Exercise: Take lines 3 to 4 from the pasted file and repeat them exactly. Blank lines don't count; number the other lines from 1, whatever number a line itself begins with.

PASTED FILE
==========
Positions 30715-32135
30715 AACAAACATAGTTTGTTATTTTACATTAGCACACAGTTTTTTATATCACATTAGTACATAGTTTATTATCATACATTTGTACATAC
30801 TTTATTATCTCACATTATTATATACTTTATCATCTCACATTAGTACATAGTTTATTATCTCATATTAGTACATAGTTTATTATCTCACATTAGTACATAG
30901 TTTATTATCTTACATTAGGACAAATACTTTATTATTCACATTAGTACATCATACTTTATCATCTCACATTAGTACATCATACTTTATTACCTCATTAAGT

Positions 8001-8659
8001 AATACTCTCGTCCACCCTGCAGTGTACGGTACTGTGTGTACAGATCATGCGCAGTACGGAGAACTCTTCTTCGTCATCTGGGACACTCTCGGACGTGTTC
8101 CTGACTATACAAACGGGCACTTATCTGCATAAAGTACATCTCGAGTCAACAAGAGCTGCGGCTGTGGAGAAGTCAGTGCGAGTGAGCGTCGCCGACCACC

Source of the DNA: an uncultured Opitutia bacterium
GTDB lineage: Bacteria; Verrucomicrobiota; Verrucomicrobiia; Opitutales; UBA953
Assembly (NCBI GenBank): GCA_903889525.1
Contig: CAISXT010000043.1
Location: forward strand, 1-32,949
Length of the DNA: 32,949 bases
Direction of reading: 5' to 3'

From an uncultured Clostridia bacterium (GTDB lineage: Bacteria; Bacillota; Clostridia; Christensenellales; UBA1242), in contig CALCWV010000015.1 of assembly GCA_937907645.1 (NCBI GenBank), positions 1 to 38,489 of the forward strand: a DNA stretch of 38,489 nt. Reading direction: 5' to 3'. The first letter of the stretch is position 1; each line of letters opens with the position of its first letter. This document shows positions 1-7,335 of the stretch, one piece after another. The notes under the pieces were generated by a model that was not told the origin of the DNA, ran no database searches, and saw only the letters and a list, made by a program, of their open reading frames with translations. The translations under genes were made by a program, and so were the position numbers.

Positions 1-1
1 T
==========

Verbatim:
30801 TTTATTATCTCACATTATTATATACTTTATCATCTCACATTAGTACATAGTTTATTATCTCATATTAGTACATAGTTTATTATCTCACATTAGTACATAG
30901 TTTATTATCTTACATTAGGACAAATACTTTATTATTCACATTAGTACATCATACTTTATCATCTCACATTAGTACATCATACTTTATTACCTCATTAAGT